Title: A comparison of matching and machine learning-based covariate adjustment
Authors: Dylan Small - University of Pennsylvania (United States)
Luke Keele - University of Pennsylvania (United States) [presenting]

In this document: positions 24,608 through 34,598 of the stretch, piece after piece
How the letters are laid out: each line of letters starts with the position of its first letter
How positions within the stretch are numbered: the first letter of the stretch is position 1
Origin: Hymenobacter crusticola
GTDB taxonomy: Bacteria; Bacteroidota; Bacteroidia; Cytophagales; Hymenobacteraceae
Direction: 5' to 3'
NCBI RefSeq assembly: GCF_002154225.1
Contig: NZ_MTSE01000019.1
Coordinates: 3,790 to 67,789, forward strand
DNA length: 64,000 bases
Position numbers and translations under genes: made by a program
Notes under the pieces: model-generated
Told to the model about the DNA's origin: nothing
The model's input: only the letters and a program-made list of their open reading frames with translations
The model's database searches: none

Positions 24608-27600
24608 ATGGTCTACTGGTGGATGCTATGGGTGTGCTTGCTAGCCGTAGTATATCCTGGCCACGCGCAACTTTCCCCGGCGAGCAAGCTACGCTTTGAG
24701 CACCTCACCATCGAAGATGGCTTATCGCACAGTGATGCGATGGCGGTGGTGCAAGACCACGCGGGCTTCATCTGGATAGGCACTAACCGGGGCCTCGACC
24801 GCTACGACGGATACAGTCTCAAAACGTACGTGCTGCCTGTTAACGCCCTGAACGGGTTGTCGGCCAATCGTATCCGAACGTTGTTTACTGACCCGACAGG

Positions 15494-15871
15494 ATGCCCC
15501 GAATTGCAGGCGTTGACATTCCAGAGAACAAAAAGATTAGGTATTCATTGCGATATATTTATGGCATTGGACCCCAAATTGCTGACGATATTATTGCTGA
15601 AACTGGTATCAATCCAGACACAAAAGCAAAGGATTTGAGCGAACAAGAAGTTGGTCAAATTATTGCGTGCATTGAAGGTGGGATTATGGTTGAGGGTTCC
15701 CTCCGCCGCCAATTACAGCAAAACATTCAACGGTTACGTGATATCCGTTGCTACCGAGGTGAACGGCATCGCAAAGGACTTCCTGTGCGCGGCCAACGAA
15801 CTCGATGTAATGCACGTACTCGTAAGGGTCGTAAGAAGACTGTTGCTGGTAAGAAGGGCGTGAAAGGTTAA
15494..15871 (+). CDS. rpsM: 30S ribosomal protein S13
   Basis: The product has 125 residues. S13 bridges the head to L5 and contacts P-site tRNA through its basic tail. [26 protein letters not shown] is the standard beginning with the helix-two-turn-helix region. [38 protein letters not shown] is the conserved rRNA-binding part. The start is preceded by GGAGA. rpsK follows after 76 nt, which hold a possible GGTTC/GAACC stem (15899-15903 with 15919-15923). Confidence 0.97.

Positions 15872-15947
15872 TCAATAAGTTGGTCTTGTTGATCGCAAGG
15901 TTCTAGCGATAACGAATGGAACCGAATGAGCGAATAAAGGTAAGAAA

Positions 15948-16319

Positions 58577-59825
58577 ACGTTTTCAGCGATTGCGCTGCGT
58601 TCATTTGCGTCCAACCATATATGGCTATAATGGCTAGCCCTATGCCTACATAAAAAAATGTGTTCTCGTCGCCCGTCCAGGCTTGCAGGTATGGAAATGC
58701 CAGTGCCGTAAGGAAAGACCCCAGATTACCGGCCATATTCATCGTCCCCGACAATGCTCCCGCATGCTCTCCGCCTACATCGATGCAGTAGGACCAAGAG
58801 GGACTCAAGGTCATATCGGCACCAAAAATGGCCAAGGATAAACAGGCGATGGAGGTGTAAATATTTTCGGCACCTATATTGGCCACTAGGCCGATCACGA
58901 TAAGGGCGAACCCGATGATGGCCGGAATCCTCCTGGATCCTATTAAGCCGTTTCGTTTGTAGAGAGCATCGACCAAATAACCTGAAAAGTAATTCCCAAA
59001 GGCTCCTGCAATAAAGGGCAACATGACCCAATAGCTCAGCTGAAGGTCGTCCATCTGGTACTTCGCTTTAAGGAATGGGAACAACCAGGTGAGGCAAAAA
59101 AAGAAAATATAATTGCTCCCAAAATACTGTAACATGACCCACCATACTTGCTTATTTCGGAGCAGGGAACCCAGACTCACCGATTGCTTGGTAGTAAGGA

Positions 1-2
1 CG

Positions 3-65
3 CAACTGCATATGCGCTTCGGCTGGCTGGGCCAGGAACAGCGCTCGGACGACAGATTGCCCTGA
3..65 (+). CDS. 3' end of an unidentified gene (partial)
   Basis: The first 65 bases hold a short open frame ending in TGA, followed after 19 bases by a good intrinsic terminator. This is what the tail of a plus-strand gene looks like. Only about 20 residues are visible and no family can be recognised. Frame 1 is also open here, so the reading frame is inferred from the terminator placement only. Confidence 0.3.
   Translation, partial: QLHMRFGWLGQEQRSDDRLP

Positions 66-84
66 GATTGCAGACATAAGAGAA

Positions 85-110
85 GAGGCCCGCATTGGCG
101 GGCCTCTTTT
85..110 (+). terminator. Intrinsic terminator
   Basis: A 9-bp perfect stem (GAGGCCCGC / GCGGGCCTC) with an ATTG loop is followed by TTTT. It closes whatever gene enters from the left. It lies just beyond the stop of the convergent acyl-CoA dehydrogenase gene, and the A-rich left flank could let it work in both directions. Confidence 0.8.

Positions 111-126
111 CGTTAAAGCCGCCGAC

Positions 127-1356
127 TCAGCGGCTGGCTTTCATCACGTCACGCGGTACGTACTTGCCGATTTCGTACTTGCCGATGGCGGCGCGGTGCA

Abstract: Matching algorithms have become one frequently used method for statistical adjustment under a selection on observables identification strategy. Matching methods typically focus on modeling the treatment assignment process rather than the outcome. Many of the recent advances in matching allow for various forms of covariate prioritization. This allows analysts to emphasize the adjustment of some covariates over others, typically based on subject matter expertise. While flexible machine learning methods have a long history of being used for statistical prediction, they have generally seen little use in causal modeling. However, recent work has developed flexible machine learning methods based on outcome models for the estimation of causal effects. These methods are designed to use little analyst input. All covariate prioritization is done by the learner. In this study, we replicate five published studies that used customized matching methods for covariate prioritization. In each of these studies, subsets of covariates were given priority in the match based on substantive expertise. We replicate these studies using BART, a machine learning method that has been used for causal modeling. We record differences in both point estimates, confidence interval length, and sample trimming.